Wharton Research Scholars

Document Type

Thesis or dissertation

Date of this Version



Charity organizations often have limited resources and thus rely on individual contributions of money and time. The existing literature is divided on whether charitable giving and volunteering are complements or substitutes. This paper aims to clarify the relationship between giving time and giving money using 2012 General Social Survey results and to explore whether certain demographical attributes affect donating, volunteering, and the relationship between donations and volunteerism. A correlation test determines that the frequencies of giving time and giving money are complements (r = .3777). In addition to multiple and binomial logit regressions, a multinomial logit regression shows that a combination of income, age, marital status and sex, religion, number of children, political party affiliation, and self-rank of social position significantly affect the complementarity between donating and volunteering.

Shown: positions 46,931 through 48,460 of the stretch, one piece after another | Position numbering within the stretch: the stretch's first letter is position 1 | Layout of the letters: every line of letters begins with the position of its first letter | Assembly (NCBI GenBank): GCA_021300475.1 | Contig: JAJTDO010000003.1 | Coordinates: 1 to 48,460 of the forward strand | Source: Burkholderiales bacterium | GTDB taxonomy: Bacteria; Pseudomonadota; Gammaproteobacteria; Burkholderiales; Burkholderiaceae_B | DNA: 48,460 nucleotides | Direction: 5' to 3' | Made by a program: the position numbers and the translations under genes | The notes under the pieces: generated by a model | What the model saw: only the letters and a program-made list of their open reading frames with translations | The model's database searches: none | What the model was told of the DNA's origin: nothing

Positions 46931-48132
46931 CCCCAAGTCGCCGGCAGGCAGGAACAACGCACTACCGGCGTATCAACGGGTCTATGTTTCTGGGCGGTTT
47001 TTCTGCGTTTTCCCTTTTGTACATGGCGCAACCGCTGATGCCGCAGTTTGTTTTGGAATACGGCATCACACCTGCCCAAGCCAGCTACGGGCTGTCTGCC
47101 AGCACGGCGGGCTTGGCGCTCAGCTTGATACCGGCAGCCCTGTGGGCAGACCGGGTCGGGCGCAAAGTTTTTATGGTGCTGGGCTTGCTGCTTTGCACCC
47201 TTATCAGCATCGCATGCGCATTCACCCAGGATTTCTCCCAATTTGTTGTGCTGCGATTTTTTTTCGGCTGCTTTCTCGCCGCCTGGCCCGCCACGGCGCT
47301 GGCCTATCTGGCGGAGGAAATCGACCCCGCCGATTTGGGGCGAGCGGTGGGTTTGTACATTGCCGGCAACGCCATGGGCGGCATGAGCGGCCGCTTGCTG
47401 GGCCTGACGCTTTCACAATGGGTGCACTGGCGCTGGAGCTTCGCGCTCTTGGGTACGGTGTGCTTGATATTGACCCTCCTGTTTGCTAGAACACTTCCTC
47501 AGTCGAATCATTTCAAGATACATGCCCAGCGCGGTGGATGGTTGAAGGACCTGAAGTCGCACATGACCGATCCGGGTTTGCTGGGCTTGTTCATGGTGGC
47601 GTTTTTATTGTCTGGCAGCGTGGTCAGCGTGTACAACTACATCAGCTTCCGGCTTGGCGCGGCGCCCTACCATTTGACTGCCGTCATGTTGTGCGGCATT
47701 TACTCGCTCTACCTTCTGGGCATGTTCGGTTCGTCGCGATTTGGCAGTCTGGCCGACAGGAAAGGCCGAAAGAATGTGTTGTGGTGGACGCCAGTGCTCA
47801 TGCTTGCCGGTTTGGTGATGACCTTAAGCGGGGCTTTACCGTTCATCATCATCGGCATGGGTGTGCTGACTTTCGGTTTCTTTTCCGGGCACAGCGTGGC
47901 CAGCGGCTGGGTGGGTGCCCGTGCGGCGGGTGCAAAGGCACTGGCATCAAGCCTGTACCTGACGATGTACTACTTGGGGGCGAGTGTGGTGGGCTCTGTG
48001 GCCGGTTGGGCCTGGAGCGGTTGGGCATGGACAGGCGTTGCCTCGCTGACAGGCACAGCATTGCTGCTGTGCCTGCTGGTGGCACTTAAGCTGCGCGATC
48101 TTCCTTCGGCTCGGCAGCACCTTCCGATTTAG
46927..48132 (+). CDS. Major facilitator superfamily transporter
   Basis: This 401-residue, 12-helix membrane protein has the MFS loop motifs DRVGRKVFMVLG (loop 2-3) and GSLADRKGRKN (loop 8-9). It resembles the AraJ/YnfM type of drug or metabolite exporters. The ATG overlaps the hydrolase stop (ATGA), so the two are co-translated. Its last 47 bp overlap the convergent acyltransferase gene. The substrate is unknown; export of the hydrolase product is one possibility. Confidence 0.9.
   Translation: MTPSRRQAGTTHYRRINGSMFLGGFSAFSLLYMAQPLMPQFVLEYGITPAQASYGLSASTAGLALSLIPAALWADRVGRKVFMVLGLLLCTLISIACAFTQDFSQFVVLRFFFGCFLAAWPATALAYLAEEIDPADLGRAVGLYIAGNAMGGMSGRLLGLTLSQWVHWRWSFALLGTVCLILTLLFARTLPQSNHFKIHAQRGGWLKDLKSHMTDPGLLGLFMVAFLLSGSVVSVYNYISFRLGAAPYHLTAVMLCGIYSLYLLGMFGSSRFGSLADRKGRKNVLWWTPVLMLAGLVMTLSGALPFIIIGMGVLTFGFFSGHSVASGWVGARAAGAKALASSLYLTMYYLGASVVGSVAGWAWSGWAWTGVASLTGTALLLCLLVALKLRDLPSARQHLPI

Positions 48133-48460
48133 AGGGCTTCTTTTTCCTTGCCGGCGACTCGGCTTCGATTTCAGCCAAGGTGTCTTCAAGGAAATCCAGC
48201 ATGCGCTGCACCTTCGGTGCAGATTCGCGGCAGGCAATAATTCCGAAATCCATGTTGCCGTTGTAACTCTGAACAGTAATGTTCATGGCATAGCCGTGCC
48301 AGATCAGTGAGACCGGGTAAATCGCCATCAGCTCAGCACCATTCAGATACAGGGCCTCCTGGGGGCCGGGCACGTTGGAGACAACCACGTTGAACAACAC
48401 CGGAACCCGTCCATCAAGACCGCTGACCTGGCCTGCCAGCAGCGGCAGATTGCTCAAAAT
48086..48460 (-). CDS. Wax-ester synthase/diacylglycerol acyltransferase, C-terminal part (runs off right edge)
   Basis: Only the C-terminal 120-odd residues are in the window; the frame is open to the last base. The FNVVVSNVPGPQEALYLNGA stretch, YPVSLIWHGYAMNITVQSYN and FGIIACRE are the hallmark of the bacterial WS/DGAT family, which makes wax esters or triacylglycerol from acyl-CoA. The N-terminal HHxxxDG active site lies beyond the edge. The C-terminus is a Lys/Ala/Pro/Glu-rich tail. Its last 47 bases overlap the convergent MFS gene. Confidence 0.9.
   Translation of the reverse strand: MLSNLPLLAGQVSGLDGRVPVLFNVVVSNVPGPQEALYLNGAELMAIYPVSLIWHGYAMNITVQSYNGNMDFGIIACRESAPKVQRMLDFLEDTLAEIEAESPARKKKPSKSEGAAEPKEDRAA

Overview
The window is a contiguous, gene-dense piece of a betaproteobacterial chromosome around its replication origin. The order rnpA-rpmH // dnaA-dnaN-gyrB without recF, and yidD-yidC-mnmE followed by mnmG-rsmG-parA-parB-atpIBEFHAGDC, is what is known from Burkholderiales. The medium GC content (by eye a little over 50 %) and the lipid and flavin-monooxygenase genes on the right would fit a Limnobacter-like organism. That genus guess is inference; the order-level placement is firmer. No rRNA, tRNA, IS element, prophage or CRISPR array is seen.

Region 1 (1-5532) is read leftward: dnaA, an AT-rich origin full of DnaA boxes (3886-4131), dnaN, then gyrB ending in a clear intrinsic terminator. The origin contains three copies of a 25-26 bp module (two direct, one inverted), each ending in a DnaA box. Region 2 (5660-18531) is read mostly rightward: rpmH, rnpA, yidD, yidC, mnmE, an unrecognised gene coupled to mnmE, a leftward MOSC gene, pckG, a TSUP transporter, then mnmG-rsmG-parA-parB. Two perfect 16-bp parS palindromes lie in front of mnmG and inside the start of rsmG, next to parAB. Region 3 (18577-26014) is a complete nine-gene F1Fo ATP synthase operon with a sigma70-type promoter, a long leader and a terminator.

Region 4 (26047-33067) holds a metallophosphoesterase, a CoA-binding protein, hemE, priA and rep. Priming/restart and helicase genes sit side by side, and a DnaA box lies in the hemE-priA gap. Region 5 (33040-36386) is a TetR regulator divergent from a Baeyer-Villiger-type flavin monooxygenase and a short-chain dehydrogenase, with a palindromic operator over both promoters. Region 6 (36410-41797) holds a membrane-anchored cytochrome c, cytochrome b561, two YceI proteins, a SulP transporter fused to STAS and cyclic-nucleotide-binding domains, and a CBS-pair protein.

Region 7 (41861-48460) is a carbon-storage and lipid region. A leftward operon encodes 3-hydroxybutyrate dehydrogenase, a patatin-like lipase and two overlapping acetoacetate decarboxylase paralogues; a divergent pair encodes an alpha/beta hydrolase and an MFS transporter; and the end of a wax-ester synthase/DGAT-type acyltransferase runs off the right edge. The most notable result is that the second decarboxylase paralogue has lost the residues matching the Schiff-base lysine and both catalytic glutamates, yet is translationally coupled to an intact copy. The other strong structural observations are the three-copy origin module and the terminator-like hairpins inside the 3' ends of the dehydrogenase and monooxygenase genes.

charitable giving, volunteering

Included in

Business Commons



Date Posted: 09 June 2015